- 2021-12-01 18:34
*views 6*- Python

Define a fish and turtle and write a game

* Suppose the game scene is a range （x, y） by 0<=x<=10,0<=y<=10

* Game generation 1 A turtle and 10 Fish

* They move in random directions

* What is the turtle's maximum mobility 2（Ta You can choose at random 1 still 2 move ）, What is a fish's maximum mobility 1

* When moving to the edge of the scene , Automatically move in the opposite direction

* Tortoise initialization strength is 100（ upper limit ）

* Every time the tortoise moves , Physical exertion 1

* When the coordinates of the turtle and the fish overlap , Turtles eat fish , Tortoise strength increases 20

* Fish do not calculate physical strength for the time being import random as r old_x=[0,10] old_y=[0,10] class Turtle: def

__init__(self): # Each definition should be used in the front self distinguish self.power=100 # Random initial position ,（ Attention call randint Before r）

#???? Question why old_x[1],new_x[1] ##### answer ： I smoked melon seeds , Look at the index value of the list 1 representative 10

self.x=r.randint(old_x[0],old_x[1]) self.y=r.randint(old_y[0],old_y[1]) def

move(self): # The tortoise is moving 1 or 2, Random movement , Therefore, using list definition is simpler than generating random numbers #choice() From a list , A tuple or string returns a random item

new_x=self.x+r.choice([-1,-2,1,2]) new_y=self.y+r.choice([1,2,-1,-2])

# Lateral movement does not exceed the boundary

# About why old_x[0] and old_x[10] Thinking about making borders instead of numeric borders ： This game is defined in the storage space where the list is located , Simple values are not in the same storage space as the values in the list

if new_x>old_x[1]: self.x=old_x[1]-(new_x-old_x[1]) elif new_x<old_x[0]:

self.x=old_x[0]-(new_x-old_x[0]) else: self.x=new_x #

new_x=old_x Something went wrong , The original last position is self.x, Call function self.x # The ordinate does not exceed the boundary, which is the same as the abscissa if

new_y>old_y[1]: self.y=old_y[1]-(new_y-old_y[1]) elif new_y<old_y[0]:

self.y=old_y[0]-(new_y-old_y[0]) else: self.y=new_y self.power-=1 return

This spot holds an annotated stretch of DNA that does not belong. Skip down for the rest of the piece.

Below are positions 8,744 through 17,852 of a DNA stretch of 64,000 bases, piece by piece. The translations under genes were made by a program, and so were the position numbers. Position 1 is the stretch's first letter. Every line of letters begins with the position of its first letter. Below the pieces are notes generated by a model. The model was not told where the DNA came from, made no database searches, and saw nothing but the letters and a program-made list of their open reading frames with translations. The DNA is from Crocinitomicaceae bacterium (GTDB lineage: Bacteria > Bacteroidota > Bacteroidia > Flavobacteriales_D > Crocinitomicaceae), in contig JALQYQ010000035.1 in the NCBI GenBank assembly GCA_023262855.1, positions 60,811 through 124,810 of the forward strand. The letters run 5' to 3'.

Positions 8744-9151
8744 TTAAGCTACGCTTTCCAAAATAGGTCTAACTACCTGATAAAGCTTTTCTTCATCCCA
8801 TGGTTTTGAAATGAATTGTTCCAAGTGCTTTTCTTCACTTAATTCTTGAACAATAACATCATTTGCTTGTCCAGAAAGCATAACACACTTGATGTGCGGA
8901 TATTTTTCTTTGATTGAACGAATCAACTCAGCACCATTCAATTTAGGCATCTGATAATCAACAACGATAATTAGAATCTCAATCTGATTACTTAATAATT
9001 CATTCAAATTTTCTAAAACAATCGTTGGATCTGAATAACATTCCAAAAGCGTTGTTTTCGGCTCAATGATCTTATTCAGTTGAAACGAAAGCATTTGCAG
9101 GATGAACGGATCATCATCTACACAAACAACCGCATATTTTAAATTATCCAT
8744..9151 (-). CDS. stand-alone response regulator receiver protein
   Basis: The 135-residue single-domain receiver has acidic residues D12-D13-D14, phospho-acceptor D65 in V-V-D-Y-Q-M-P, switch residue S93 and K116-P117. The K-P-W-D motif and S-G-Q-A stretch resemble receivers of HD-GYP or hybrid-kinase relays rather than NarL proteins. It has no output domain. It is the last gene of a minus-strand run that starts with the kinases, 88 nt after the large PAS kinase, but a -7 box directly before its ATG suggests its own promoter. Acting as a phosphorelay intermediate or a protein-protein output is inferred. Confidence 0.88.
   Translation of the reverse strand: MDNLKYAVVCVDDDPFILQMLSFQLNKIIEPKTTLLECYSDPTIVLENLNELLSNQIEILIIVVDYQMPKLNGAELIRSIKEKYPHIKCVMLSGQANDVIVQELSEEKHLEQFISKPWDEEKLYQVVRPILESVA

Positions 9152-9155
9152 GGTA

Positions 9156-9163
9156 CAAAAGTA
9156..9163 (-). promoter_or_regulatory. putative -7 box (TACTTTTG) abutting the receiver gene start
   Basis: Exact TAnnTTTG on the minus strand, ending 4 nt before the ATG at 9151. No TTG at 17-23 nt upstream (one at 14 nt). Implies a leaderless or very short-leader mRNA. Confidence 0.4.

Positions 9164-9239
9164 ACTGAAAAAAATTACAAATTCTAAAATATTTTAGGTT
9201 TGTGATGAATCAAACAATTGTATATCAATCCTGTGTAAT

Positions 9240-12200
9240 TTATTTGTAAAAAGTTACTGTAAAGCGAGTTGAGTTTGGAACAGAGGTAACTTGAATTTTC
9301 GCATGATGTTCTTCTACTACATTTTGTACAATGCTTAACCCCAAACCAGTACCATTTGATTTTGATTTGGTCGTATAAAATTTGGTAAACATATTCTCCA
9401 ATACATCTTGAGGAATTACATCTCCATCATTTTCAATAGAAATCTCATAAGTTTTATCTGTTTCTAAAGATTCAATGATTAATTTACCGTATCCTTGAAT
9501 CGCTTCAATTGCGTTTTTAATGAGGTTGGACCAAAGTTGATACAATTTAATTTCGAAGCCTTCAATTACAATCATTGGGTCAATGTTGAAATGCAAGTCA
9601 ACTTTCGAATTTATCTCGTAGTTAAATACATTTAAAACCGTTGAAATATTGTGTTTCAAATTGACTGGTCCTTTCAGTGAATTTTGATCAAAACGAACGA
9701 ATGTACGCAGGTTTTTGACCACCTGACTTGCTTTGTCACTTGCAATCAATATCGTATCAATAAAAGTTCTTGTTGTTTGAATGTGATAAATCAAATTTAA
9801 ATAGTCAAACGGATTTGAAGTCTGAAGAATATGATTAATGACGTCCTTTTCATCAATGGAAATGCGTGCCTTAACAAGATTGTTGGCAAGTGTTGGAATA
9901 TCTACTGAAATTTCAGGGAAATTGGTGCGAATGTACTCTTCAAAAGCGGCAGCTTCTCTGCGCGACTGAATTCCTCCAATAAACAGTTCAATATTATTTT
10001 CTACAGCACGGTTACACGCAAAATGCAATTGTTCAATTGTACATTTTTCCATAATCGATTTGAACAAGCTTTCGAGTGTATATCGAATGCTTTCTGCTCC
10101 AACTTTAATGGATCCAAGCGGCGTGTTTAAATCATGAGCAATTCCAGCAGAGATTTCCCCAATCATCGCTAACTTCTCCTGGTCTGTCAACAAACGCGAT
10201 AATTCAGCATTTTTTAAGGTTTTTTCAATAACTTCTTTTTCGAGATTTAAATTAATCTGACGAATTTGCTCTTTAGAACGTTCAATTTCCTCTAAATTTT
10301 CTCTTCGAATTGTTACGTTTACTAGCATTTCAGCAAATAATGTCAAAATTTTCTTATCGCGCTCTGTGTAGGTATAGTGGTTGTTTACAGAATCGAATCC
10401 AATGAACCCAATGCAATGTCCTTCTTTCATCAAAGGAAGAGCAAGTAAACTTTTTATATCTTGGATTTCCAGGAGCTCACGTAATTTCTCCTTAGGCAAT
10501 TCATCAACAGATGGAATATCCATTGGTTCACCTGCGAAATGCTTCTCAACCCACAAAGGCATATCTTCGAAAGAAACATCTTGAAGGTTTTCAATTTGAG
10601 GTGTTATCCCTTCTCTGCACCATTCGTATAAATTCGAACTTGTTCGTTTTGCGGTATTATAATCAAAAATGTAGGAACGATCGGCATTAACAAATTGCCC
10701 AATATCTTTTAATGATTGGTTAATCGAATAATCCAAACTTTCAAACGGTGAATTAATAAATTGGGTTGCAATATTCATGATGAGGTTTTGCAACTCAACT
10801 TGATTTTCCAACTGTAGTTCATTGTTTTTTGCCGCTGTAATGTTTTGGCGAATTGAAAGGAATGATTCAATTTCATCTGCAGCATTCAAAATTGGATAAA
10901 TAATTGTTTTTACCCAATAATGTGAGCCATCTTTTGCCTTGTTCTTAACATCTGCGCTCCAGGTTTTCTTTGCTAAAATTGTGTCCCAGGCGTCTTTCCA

(self.x,self.y) def eat(self): self.power+=20 if self.power>100: self.power=100

# The movement of fish is roughly similar to that of tortoise class Fish: #class Lowercase def __init__(self):

self.x=r.randint(old_x[0],old_x[1]) self.y=r.randint(old_y[0],old_y[1]) def

move(self): new_x=self.x+r.choice([-1,1]) new_y=self.y+r.choice([1,-1,]) if

new_x>old_x[1]: self.x=old_x[1]-(new_x-old_x[1]) elif new_x<old_x[0]:

self.x=old_x[0]-(new_x-old_x[0]) else: self.x=new_x if new_y>old_y[1]:

self.y=old_y[1]-(new_y-old_y[1]) elif new_y<old_y[0]:

self.y=old_y[0]-(new_y-old_y[0]) else: self.y=new_y return (self.x,self.y)

turtle=Turtle() # Define an empty list fish=[] for i in range(10): # Defined 10 Fish new_fish=Fish()

fish.append(new_fish) # Finally, add the coordinates of ten fish to the empty list while True: # Again ,True Be sure to capitalize if

not len(fish): print(" The fish is finished , game over !") break if not turtle.power:

print(" The tortoise is exhausted , Hang up ") break # Eventually, some fish will be eaten pos=turtle.move() #

Deleting list elements in iterators is very dangerous , Unexpected problems often arise , Because iterators refer directly to the data of the list #

Here we copy the list to the iterator , Then delete the original list and there will be no problem for each_fish in fish[:]: #fish[:] Contains all the lists

#each_fish 10 Any one of them if each_fish.move()==pos: # Fish and tortoise are in the same position turtle.eat()

fish.remove(each_fish) # Delete this fish print(" A fish was eaten ")

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